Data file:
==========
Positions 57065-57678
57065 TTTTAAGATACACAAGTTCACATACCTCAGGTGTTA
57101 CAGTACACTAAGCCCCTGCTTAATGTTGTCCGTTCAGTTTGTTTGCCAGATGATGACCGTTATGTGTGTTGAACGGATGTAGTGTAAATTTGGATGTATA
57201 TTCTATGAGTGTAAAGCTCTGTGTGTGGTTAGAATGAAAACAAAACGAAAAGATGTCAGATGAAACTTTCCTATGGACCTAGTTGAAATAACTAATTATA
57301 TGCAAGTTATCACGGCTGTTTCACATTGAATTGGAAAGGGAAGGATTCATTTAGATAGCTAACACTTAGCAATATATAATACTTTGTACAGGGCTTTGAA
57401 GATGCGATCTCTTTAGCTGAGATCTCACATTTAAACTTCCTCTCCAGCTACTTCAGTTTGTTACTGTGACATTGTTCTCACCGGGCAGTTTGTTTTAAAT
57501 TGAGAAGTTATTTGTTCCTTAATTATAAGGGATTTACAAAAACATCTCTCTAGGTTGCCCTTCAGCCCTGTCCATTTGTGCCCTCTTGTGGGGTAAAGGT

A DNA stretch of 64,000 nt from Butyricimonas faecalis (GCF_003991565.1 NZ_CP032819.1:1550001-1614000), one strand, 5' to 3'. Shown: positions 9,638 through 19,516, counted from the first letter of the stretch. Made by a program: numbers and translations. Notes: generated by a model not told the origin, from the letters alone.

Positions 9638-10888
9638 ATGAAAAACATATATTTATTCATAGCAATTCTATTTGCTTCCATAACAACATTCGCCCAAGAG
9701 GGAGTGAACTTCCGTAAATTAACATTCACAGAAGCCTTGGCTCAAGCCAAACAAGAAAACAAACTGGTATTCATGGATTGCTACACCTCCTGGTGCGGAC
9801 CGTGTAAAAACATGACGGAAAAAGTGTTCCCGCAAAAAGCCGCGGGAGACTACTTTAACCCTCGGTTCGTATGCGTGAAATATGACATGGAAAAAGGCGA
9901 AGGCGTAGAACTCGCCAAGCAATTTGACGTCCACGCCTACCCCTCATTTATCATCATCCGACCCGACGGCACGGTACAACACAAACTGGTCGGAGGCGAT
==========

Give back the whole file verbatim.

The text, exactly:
Positions 57065-57678
57065 TTTTAAGATACACAAGTTCACATACCTCAGGTGTTA
57101 CAGTACACTAAGCCCCTGCTTAATGTTGTCCGTTCAGTTTGTTTGCCAGATGATGACCGTTATGTGTGTTGAACGGATGTAGTGTAAATTTGGATGTATA
57201 TTCTATGAGTGTAAAGCTCTGTGTGTGGTTAGAATGAAAACAAAACGAAAAGATGTCAGATGAAACTTTCCTATGGACCTAGTTGAAATAACTAATTATA
57301 TGCAAGTTATCACGGCTGTTTCACATTGAATTGGAAAGGGAAGGATTCATTTAGATAGCTAACACTTAGCAATATATAATACTTTGTACAGGGCTTTGAA
57401 GATGCGATCTCTTTAGCTGAGATCTCACATTTAAACTTCCTCTCCAGCTACTTCAGTTTGTTACTGTGACATTGTTCTCACCGGGCAGTTTGTTTTAAAT
57501 TGAGAAGTTATTTGTTCCTTAATTATAAGGGATTTACAAAAACATCTCTCTAGGTTGCCCTTCAGCCCTGTCCATTTGTGCCCTCTTGTGGGGTAAAGGT

A DNA stretch of 64,000 nt from Butyricimonas faecalis (GCF_003991565.1 NZ_CP032819.1:1550001-1614000), one strand, 5' to 3'. Shown: positions 9,638 through 19,516, counted from the first letter of the stretch. Made by a program: numbers and translations. Notes: generated by a model not told the origin, from the letters alone.

Positions 9638-10888
9638 ATGAAAAACATATATTTATTCATAGCAATTCTATTTGCTTCCATAACAACATTCGCCCAAGAG
9701 GGAGTGAACTTCCGTAAATTAACATTCACAGAAGCCTTGGCTCAAGCCAAACAAGAAAACAAACTGGTATTCATGGATTGCTACACCTCCTGGTGCGGAC
9801 CGTGTAAAAACATGACGGAAAAAGTGTTCCCGCAAAAAGCCGCGGGAGACTACTTTAACCCTCGGTTCGTATGCGTGAAATATGACATGGAAAAAGGCGA
9901 AGGCGTAGAACTCGCCAAGCAATTTGACGTCCACGCCTACCCCTCATTTATCATCATCCGACCCGACGGCACGGTACAACACAAACTGGTCGGAGGCGAT